101 What is Laser Scanning

I am not able to fully explain the amazingly complex science behind the electronics in side this scanner device but I can have a go at explaining the principle.

These two looping little videos show how the LiDAR device (Light Detection and Ranging) the college has (a Leica BLK360) functions – the laser beam has been ultra-exaggerated – in reality it’s virtually invisible – and it is harmless.


… and from a bit further away:


The laser is beamed at a 45 degree mirror which is rotating, this fires out the beam at 90 degrees in an arc.   The arc can only manage 300 degrees as the unit itself gets in the way.

The beam of light is spinning in the vertical plane as you can see above but it is also rotating in the horizontal plane thus generating a spherical projection of beams.  The photographic pass is a full 360 degrees but the scanning pass is 180 degrees since the beam can fire out in two directions.   The graphic below tries to indicate this:

D:LASER SCANNINGBLK360_BLoG3d_visualsscanning passes Layout1

If you multiply the numbers of ‘vertical’ scans (1) by the number of horizontal rotation steps (2) then you get a massive 91 million points – this is probably considerably more than are actually recorded in a scan.   I have taken the Leica specification ‘accuracy level’ of 6mm accuracy at 10m in to my calculation here.

A laser beam will do one of two things … it will hit something or it won’t.   The latter beams are lost and do not reflect back.   Those beams that hit something return to the device, hit the 45 degree mirror and re-enter the unit to be ‘collected’ and ‘scrutinised’ by sensors.

The sensors measure: the time a laser beam takes to return (time of flight), this basically gives us the 3D scene – a record of collisions with objects.   The sensor does not know what the objects are of course … one day they might!   In some scanners the wavelength that returns can be measured and this determines the colour of the object that the beam hit.   The strength of the return beams gives us the ‘intensity’ measurements – something light shaded will reflect more light and therefore appear more ‘intense’.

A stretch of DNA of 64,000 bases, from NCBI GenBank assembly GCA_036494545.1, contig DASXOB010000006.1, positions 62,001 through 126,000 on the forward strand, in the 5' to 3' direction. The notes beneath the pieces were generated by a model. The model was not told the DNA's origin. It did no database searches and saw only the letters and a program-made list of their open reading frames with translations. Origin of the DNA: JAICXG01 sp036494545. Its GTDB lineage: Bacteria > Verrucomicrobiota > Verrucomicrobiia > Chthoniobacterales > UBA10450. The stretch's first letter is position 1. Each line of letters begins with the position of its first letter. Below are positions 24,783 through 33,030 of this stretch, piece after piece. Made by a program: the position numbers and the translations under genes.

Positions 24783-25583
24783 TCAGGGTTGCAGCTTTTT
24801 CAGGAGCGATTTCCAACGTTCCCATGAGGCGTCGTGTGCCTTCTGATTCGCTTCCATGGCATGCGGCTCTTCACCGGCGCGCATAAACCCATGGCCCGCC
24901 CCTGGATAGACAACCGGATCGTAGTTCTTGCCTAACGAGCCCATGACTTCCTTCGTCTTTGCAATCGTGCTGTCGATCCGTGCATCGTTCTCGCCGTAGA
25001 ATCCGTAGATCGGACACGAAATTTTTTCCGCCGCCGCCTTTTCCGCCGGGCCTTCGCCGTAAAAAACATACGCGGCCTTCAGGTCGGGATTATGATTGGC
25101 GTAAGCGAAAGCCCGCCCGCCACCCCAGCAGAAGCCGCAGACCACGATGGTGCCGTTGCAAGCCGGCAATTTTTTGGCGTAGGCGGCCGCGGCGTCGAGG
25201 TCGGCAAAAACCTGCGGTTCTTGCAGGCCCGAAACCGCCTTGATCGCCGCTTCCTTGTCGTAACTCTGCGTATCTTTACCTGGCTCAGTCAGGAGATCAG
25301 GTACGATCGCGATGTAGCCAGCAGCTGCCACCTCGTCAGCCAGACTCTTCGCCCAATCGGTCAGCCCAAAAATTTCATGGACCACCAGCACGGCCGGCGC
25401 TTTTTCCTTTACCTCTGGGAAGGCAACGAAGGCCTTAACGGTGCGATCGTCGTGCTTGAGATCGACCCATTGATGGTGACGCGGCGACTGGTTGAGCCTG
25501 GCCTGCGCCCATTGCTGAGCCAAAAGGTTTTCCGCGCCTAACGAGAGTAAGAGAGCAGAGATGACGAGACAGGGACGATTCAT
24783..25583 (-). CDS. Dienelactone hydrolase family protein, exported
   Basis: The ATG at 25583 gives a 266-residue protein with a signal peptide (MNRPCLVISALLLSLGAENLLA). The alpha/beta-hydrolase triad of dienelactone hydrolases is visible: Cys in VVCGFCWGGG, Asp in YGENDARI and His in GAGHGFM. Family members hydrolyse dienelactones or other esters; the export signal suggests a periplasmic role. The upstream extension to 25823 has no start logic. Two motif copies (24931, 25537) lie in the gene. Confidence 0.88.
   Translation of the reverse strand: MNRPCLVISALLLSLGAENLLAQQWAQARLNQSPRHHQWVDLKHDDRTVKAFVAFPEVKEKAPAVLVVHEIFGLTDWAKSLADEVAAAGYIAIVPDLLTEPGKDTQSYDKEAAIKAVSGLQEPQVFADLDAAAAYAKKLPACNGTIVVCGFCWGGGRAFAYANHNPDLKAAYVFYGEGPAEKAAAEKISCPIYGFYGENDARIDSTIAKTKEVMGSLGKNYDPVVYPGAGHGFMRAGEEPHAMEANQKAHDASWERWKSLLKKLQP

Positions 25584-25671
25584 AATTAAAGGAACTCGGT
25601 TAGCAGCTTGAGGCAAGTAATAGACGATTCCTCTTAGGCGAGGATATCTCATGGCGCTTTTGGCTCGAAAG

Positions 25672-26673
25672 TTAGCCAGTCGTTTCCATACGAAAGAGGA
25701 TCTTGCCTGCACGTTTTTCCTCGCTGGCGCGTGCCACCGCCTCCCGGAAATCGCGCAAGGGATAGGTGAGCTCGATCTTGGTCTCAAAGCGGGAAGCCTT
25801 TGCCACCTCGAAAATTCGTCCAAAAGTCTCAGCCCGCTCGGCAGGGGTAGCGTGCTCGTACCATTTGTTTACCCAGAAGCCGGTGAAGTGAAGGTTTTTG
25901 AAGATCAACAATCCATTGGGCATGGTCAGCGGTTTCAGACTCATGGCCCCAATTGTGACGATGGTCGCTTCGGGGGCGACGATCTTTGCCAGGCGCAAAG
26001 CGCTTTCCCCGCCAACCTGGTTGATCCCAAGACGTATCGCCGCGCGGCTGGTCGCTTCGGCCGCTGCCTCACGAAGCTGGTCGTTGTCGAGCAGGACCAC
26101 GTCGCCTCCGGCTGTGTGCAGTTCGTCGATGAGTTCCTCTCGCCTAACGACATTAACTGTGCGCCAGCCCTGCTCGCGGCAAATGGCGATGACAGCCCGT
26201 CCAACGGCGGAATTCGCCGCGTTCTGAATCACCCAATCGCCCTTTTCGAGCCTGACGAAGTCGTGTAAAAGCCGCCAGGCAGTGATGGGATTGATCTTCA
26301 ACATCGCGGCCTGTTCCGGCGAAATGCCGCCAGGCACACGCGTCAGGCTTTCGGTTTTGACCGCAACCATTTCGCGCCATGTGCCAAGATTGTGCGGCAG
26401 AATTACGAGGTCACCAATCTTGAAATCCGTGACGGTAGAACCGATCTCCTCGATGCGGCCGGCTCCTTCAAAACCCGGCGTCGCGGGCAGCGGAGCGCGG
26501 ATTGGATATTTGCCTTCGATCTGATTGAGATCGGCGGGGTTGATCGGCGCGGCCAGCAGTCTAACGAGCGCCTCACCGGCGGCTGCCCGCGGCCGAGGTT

The direction an object is facing can be determined from the intensity of the return beams (approximately) – this is called the ‘normal direction’.

This all happens at light speed – it really is mind blowing science and the accuracy of the electronic engineering is staggering.   You have to just put that to one side and get on with enjoying the device and marvel at how useful it is for capturing accurate site information very quickly.

The result is called a ‘point cloud’ – this is actually a misnomer.   A cloud implies there is ‘material (i.e. points) all the way through it.   A laser ‘point cloud’ is really a layer of points that define the surface shape of an object or objects since the laser cannot penetrate stone or steel and identify ‘points’ inside it.   When it hits glass it usually passes inside and we get a reading of the shapes inside the space, When it hits water it reflects away from us and is absorbed so you get no reading from water.

Show me a scan please?

Here’s a screen grab from AutoDesk Recap Pro of a scan I made during lockdown (February 2021) on my campus here at Dundee.